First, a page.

Egypt has demonstrated that by having a package aimed at reducing economic risks, pursuing sector level reforms and well-prepared bankable projects, large scale foreign and domestic investment can be achieved, This is visible through the  US$ 2 billion invested in the largest solar park in the world, Benban, as well as US$ 13 billion in the Zohr field and other natural gas projects” said Ashish Khanna, Program Leader for Sustainable Development at the World Bank.

The report indicates that the action plan to further enabling private investment requires clear policy actions to resolve four cross cutting barriers to private investment – namely better management of land, transparency in Government procurement, efficiency in state owned enterprise and encouraging long term domestic financing. This needs to be complemented with developing projects for private investments with maximum economic impact, like the regional energy hub, logistics corridors, freight transport and agricultural transformation hubs.

The gains from reforms would also free up scarce public resources and allow for them to be re-allocated to investments in the education and health of Egyptians, the country’s human capital. Reforms in the energy sector provide an example of what is possible. The reform of energy subsidies freed up US$14 billon, reduced the pressure on the national budget and allowed the quadrupling of the investments in social safety net programs.

According to the report, for Egypt to maintain its reform momentum and focus on investing in its citizens, it will need to broaden and deepen its reform agenda to other sectors. This would be part of a fundamental shift away from the state as a provider of employment and output to an enabler of private investment; with the economy driven by a dynamic private sector generating jobs for the youth.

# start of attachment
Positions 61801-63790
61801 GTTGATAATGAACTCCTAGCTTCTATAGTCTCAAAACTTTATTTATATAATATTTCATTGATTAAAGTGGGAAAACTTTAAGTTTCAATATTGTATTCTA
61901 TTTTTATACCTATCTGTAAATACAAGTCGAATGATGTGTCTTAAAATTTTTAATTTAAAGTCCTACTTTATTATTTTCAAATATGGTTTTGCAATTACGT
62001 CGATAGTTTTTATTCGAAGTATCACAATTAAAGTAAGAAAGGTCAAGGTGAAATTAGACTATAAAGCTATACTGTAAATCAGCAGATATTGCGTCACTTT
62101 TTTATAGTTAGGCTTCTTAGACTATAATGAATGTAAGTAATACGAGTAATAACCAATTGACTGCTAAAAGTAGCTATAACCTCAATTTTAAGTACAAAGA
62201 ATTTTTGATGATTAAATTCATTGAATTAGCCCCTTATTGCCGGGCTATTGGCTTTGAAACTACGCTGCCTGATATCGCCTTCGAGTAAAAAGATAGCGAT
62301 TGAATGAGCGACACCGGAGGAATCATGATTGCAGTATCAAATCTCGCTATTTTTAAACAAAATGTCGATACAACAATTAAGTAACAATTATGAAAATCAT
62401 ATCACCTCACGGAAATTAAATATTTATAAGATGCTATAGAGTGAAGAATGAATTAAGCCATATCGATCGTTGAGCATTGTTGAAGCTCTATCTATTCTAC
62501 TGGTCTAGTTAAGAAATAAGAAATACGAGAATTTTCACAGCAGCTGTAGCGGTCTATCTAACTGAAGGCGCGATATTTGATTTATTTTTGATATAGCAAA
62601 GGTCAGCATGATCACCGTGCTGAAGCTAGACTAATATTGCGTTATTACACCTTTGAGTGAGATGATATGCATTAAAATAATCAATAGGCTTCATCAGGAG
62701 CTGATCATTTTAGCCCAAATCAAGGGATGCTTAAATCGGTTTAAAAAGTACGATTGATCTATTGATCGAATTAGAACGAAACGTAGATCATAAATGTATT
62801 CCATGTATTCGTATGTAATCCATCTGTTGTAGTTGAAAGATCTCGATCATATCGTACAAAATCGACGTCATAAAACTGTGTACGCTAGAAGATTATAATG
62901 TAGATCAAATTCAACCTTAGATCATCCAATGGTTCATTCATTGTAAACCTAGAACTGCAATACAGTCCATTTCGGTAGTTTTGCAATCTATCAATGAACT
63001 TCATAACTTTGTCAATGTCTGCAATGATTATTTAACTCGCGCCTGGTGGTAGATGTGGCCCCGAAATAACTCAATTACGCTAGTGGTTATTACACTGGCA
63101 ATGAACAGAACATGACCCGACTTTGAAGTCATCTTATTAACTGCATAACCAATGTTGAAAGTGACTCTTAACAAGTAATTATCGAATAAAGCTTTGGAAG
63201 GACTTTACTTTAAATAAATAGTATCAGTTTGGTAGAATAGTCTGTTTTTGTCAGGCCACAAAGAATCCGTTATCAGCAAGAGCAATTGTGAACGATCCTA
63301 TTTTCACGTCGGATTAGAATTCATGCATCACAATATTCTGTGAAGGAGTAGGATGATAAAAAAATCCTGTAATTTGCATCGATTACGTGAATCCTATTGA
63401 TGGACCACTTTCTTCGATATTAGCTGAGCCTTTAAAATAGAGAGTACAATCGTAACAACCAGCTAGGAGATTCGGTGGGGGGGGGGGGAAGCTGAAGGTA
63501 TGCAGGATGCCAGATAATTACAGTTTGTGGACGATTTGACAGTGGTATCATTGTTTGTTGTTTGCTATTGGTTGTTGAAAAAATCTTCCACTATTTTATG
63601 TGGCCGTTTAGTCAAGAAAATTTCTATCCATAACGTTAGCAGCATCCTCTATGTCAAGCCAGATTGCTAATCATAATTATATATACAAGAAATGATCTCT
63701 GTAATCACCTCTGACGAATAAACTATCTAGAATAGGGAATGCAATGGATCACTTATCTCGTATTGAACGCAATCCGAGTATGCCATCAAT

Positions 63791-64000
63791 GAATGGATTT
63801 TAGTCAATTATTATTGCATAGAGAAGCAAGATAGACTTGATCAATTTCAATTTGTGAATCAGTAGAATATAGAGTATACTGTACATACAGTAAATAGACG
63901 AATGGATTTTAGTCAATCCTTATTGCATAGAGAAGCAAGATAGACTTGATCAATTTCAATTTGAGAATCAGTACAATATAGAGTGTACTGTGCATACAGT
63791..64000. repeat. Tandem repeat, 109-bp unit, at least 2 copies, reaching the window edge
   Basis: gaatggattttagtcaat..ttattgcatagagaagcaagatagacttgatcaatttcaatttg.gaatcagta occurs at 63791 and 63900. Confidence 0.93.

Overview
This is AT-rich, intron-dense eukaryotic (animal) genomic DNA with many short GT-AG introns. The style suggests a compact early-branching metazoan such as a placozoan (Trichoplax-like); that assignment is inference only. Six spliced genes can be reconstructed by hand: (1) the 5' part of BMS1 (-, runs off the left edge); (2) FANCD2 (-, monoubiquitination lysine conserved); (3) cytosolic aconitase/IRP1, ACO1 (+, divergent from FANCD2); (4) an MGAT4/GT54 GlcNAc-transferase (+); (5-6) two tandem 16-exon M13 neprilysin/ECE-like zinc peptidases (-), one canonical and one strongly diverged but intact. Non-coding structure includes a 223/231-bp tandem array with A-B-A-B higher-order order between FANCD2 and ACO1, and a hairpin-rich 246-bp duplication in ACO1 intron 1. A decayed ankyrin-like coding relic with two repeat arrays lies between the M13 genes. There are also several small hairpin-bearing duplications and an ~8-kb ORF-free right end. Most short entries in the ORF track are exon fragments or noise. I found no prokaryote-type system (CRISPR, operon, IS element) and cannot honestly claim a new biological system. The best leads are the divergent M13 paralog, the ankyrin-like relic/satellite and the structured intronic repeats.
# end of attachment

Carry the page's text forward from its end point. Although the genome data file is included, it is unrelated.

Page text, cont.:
The report identifies four sectors which have huge potential for private investments and illustrates how successfully attracting those investments would generate growth, create jobs and ultimately contribute to developing Egypt’s human capital. The four sectors analyzed in the report are: transport, energy, water and sanitation, and agriculture.

The World Bank provides technical, analytical and financial support to help Egypt reduce poverty and boost shared prosperity. The focus of Bank support includes social safety nets, energy, transport, rural water and sanitation, irrigation, social housing, health care, job creation, and financing for micro and small enterprises. The World Bank currently has a portfolio of 16 projects with a total commitment of US$6.69 billion.

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New Initiative to Mitigate Risk for Global Solar Scale-up

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The World Bank and Agence Française de Développement (AFD) are developing a joint Global Solar Risk Mitigation Initiative (SRMI), an integrated approach to tackle policy, technical and financial issues associated with scaling up solar energy deployment, especially in some of the world’s poorest countries.